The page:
The race to save the Rhino

At the start of the 20th century, one million black rhinos roamed the majestic landscapes of Africa. By 2001 that number had dropped to approximately 2,300. The western Black Rhino (a different subspecies) was declared extinct in 2011 by the International Union for Conservation of Nature.

The black rhino is listed on The IUCN Red List of Threatened Species as Critically Endangered. Poaching has reduced growth in black rhino numbers to below the usual +5% per annum target growth rate. Driven by Asian countries, particularly Vietnam and China. It is used in traditional Asian medicine, though there is no scientific evidence that horn is beneficial as a remedy. More recently, and particularly among the middle and upper classes of Vietnam, the purchase of rhino horn signifies someone’s wealth and success.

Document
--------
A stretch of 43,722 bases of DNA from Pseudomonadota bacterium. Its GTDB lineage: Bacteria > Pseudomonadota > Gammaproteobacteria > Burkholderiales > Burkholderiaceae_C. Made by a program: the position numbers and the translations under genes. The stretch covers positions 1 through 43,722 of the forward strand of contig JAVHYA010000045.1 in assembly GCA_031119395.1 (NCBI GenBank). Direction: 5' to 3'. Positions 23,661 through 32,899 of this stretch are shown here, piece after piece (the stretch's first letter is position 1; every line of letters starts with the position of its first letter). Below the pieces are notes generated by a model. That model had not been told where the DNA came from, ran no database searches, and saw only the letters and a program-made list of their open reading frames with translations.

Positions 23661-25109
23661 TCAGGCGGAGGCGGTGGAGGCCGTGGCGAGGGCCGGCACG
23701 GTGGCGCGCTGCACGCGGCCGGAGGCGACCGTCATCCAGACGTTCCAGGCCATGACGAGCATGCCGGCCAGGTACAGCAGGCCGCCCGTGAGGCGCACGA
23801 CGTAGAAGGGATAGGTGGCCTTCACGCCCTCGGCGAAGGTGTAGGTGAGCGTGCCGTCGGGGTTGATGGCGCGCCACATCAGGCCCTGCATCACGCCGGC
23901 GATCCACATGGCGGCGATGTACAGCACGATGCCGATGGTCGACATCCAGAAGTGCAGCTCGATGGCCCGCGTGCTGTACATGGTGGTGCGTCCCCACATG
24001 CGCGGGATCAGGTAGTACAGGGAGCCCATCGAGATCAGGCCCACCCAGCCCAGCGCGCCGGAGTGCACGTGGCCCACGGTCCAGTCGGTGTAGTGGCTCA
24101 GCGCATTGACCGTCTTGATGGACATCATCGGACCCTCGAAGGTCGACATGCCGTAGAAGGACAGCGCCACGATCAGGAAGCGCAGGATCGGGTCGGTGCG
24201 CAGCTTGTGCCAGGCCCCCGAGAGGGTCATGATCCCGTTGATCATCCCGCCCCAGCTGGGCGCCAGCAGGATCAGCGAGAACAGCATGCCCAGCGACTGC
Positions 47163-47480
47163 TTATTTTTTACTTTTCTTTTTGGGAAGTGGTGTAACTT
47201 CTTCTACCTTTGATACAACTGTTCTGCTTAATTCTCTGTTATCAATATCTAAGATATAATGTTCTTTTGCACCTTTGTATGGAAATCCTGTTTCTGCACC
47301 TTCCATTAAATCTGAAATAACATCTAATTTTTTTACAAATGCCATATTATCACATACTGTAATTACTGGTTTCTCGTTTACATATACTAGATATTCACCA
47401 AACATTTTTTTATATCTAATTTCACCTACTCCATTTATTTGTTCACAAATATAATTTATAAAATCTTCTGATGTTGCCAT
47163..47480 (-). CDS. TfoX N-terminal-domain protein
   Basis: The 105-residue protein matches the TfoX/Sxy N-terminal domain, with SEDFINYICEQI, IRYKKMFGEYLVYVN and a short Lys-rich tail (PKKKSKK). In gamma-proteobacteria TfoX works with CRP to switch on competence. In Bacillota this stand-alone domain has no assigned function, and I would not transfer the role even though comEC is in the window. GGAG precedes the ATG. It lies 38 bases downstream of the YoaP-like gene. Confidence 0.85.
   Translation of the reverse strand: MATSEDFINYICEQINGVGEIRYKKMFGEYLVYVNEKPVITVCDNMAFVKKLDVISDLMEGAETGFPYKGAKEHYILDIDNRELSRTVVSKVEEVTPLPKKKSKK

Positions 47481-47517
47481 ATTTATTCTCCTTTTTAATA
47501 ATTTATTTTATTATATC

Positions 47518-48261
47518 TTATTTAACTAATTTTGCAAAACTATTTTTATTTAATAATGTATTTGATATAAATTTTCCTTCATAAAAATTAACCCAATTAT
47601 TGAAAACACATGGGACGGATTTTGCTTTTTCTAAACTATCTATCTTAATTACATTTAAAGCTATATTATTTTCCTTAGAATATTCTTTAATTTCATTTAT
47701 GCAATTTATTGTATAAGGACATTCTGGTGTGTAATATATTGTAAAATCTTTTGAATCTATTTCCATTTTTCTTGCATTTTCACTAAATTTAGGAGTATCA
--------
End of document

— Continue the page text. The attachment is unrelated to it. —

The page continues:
One rhino horn can fetch in excess of an incredible £200,000. Political and economic instability within African countries are driving the trade from Rhino horns. In 2018, The last male northern white rhinoceros in the world has died, leaving the sub-species perilously close to extinction. Javan rhinos, with only 58-68 individuals, are the most threatened of the five rhino species. Javan rhinos once lived throughout northeast India and Southeast Asia.

Vietnam’s last Javan rhino was poached in 2010. Poaching and illegal trafficking of rhino horn has increased sharply since 2007 and remains one of the major reasons’ black rhinos are still endangered today. Poaching is big business, and well-organised criminal gangs are now well-equipped to track and kill rhino. 

The Rhino horn trade has been banned under the Convention on International Trade in Endangered Species since 1977, yet the black-market demand for rhino horn is high.  Rhinos are vital to keeping ecosystems in balance which means by protecting rhinos, we protect other species too.